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Politics

The Dream of Justice

18 April 2009

The Dream of Justice

By Gwynne Dyer

“I don’t look like Halle Berry,” said Whoopie Goldberg in a recent interview. “But chances are, she’s going to end up looking like me.” Barack Obama doesn’t look much like Gerald Ford either, but what are the chances that Obama will end up looking like Ford?

Gerald Ford, who unexpectedly became US president after Richard Nixon resigned in disgrace in 1974, gave Nixon a presidential pardon a few months later. If Nixon had been tried by the courts for the various offences he was accused of (and the tapes were there as evidence), he would have faced serious jail time — but it would have torn the United States apart.

On the other hand, issuing that pardon probably cost Gerry Ford the 1976 election, because somehow in the public’s mind it implicated him in Nixon’s crimes. In effect, Barack Obama has just pardoned all the torturers who worked for the Bush administration. To what extent will that erode his support among those voters who really believed that he would put justice ahead of pragmatism?

True, Obama has not pardoned the senior people who set the policy and the lawyers who wrote the legal defence for it, but they will clearly never face a court as long as he is in office. This seems like good politics to White House strategists at the moment — who needs a years-long court battle (with an uncertain outcome) to punish crimes that were committed years ago? — but it could come back and bite them.

It was useful to publish the actual memos that the Bush administration’s lawyers wrote arguing that a variety of coercive interrogation techniques, including waterboarding, were legal. Some gentle souls will be shocked by the detailed descriptions of the techniques that the Central Intelligence Agency was authorised to use on detainees — although in fact much worse things were done to those unlucky enough to be “renditioned” for torture by various US allies.

But many people believe that “useful” isn’t enough. What these memos show is that between 2003 and 2008 US government agents were authorised to use at least one technique — waterboarding — that the same government had clearly defined as torture sixty years before, when the shoe was on the other foot.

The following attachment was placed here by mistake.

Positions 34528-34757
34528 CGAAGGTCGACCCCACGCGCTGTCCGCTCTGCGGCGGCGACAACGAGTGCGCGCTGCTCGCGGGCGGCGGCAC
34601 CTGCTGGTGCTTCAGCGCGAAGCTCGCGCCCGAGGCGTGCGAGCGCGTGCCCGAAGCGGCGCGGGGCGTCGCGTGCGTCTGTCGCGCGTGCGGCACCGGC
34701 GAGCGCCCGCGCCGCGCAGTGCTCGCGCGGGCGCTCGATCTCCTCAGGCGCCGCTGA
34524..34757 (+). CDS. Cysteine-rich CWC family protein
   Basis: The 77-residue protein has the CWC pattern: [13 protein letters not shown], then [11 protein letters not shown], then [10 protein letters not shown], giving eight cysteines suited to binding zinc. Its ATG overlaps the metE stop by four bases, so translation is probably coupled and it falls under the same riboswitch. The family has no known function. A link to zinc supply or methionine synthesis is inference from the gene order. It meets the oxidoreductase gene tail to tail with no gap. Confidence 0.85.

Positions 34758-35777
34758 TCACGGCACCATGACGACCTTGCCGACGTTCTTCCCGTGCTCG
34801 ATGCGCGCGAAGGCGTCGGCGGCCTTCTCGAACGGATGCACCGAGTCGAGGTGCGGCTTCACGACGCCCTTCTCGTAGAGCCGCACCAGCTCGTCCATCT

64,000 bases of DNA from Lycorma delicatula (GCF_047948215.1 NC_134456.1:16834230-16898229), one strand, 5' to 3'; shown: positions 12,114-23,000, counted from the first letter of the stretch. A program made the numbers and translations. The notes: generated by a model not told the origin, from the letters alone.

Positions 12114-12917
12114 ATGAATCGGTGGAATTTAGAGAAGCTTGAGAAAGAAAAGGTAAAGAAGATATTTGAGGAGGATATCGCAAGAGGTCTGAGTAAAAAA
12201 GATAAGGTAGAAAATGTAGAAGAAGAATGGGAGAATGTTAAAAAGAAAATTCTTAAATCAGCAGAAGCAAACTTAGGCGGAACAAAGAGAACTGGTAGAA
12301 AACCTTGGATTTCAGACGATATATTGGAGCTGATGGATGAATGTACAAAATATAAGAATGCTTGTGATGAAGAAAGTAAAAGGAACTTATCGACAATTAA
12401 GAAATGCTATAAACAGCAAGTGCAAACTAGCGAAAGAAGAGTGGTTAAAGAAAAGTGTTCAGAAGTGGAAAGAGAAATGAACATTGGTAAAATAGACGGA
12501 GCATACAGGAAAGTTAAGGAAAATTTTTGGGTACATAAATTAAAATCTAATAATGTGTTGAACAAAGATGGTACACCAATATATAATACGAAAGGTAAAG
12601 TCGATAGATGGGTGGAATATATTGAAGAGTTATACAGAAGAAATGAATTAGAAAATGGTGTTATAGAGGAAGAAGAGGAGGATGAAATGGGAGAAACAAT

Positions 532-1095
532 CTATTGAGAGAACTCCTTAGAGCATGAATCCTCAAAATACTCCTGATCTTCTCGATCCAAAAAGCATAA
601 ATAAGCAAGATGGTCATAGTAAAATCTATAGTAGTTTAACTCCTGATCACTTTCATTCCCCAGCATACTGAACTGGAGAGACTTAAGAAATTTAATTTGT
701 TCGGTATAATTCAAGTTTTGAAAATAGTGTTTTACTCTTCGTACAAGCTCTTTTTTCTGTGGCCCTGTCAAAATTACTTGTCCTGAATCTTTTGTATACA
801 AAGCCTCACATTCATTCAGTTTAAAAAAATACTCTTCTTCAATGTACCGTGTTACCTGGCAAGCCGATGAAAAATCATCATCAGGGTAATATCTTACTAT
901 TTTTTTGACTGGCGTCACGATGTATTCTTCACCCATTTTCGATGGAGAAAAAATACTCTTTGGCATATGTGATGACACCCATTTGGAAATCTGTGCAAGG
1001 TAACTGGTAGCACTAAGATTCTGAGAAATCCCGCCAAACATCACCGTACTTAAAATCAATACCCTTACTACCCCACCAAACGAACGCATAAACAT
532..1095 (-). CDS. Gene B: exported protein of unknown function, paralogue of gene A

At the end of the Second World War, US military tribunals treated Japanese officers who had ordered or carried out waterboarding on Allied prisoners of war as war criminals, and sentenced those found guilty of this form of torture (the Japanese called it the “water cure”) to punishments ranging from fifteen years at hard labour to death by hanging. By contrast, Barack Obama has declared that CIA agents who used the same technique will be guaranteed immunity for their actions. This can hardly be called justice.

On the other hand, did you really expect the US government to judge its own employees today by the same standards that it applied long ago to the soldiers of a foreign government that had surrendered unconditionally?

Did you really think that Barack Obama was going to unleash a legal process that would inevitably work its way up the chain of command and end by indicting George W. Bush and Dick Cheney?

The United States is not a defeated power under foreign military occupation, and it is not going to put itself through all that. The torture has apparently now stopped in prisons that are under direct American control, and one hopes that serious efforts are being made by the US government to retrieve those detainees whom the Bush administration “renditioned” to other governments for much worse tortures, but that’s as far as it’s going to go.

We dream of a just world, but any grown-up knows that real life is very unfair. Good people suffer, the wicked prosper, and most crimes go unpunished. When the criminals are the servants of a government that has gone off the rails, it is even harder to punish the guilty because most of them can argue that they were only obeying orders. Moreover, the new government, faced with the decision to prosecute the criminals or not, will always put the stability and security of its own rule first.

That is why the new democratic government that came to power in 1994 in South Africa after the long nightmare of apartheid chose to create the Truth and Reconciliation Commission, where former torturers and murderers were granted amnesty in return for full confessions, instead of seeking vengeance through the courts. Even less was done after the collapse of the Soviet Union in 1991, despite the long and ghastly history of human rights abuses under the Communist regime.

There has been no change of regime in the United States, just a change of administration. The great majority of the military and civilian employees of the US government who must turn President Obama’s policies into actions are the very same people who previously did the same for former president George W. Bush. So Obama changes the policy on torture, symbolically condemns it by publishing the memos — and stops there.

The alternative — to seek justice for the victims of abuse even if the heavens fall — would probably cost him victory in a dozen other political battles over the next few years. Like most of us, he probably dreams of justice, but he has to deal with reality.

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To shorten to 725 words, omit paragraphs 10 and 11. (“We dream…regime”)